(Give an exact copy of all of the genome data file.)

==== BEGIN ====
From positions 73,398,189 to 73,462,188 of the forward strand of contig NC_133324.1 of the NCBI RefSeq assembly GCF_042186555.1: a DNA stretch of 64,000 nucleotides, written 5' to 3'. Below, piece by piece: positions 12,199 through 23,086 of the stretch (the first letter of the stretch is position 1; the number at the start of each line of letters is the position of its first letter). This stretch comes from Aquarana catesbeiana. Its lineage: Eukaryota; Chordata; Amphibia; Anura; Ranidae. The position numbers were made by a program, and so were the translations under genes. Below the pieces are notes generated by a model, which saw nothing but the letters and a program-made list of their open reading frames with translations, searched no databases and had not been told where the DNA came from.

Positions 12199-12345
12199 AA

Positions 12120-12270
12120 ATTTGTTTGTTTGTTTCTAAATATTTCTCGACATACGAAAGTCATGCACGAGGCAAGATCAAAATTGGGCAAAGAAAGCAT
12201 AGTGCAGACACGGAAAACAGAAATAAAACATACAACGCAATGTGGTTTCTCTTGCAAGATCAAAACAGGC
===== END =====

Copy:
From positions 73,398,189 to 73,462,188 of the forward strand of contig NC_133324.1 of the NCBI RefSeq assembly GCF_042186555.1: a DNA stretch of 64,000 nucleotides, written 5' to 3'. Below, piece by piece: positions 12,199 through 23,086 of the stretch (the first letter of the stretch is position 1; the number at the start of each line of letters is the position of its first letter). This stretch comes from Aquarana catesbeiana. Its lineage: Eukaryota; Chordata; Amphibia; Anura; Ranidae. The position numbers were made by a program, and so were the translations under genes. Below the pieces are notes generated by a model, which saw nothing but the letters and a program-made list of their open reading frames with translations, searched no databases and had not been told where the DNA came from.

Positions 12199-12345
12199 AA

Positions 12120-12270
12120 ATTTGTTTGTTTGTTTCTAAATATTTCTCGACATACGAAAGTCATGCACGAGGCAAGATCAAAATTGGGCAAAGAAAGCAT
12201 AGTGCAGACACGGAAAACAGAAATAAAACATACAACGCAATGTGGTTTCTCTTGCAAGATCAAAACAGGC